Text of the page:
The government is keen to top up the agricultural reforms rolled out as part of the Atma Nirbhar package that includes allowing farmers to sell their produce freely and de-regulating trade in cereals, edible oils, pulses, onions and potatoes under the Essential Commodities Act. A separate legal framework was announced to enforce a standard mechanism for predictable prices of crops for farmers even before they begin sowing.
The government’s view is that a concrete roadmap is needed for land-leasing legalisation to enable small farmers to augment the size of their operational holdings and ensure that welfare benefits also reach farm workers who don’t own any land.
The current system does not allow farm workers to benefit from support schemes run by the government. Agricultural landholdings in the country are fragmented and small, and benefits handed out by the government such as income support under the PM Kisan scheme are based on land ownership.
Although the share of agriculture in India’s gross domestic product is only about 14%, it employs 49% of the country’s workforce and 64% of the rural workforce. The proposed land-leasing framework will recognised the rights of landowners and cultivators and farm workers.
The committee, to be headed by the secretary of the department of land resources under the ministry of rural development, will submit its report to a group of ministers on the model legislation on land leasing.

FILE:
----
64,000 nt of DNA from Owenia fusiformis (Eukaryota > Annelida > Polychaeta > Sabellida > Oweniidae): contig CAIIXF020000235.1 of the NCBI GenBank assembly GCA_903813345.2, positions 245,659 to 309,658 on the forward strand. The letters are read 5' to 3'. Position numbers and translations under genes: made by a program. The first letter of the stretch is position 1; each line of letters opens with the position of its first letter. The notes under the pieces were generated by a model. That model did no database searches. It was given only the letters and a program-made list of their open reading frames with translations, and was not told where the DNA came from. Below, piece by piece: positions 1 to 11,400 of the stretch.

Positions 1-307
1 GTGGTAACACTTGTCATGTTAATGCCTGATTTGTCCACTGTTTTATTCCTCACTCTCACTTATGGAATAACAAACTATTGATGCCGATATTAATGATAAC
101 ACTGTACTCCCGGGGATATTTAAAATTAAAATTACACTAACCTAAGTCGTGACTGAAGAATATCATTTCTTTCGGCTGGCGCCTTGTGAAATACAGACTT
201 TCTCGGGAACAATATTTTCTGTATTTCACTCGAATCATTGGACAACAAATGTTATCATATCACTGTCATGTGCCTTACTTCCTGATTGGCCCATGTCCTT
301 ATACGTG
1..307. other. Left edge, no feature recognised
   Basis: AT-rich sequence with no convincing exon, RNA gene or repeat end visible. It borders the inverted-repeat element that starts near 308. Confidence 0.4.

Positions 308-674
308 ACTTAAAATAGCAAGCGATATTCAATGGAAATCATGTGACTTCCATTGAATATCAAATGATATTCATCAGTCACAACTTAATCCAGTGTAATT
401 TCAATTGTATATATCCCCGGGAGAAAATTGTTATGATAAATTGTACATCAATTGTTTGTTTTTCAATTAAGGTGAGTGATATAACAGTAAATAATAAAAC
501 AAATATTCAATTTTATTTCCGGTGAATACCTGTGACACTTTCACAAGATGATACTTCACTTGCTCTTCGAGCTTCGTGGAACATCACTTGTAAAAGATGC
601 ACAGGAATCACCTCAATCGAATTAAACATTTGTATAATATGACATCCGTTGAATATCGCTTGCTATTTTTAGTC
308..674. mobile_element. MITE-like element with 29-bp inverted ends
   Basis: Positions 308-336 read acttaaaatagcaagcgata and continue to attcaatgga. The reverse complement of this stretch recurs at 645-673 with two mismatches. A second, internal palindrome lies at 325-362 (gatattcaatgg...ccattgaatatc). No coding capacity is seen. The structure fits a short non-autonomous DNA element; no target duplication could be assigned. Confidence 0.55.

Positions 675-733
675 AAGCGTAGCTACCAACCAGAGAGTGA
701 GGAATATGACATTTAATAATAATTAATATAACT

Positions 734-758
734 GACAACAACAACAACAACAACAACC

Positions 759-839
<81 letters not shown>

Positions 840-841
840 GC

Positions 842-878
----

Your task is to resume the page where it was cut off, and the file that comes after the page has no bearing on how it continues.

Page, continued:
“It will suggest a way forward on land leasing in order to facilitate extension of benefits of Central government schemes to the actual tillers and cultivators on the one hand and to protect the interests of landowners on the other,” a government official told ET.
The government set up the GoM in November to finalise the model legislation on land leasing, which will be circulated to the states. The GoM was set up after the rural development ministry, which administers land resources, opposed the draft model legislation as it had concerns over some constituents. It was of the view that it could lead to loss of farm income in the current form.
A final decision on the legislation would be taken up at the highest level in the government after the committee prepares its report.
A Niti Aayog expert committee led by T Haq had proposed legalising land leasing to promote agricultural efficiency, equity and poverty reduction and to ensure complete security of the ownership rights of the landowner as well as security of tenure for the tenant through the agreed lease period. It had proposed that the terms and conditions of the lease were to be determined mutually by the landowner and the tenant.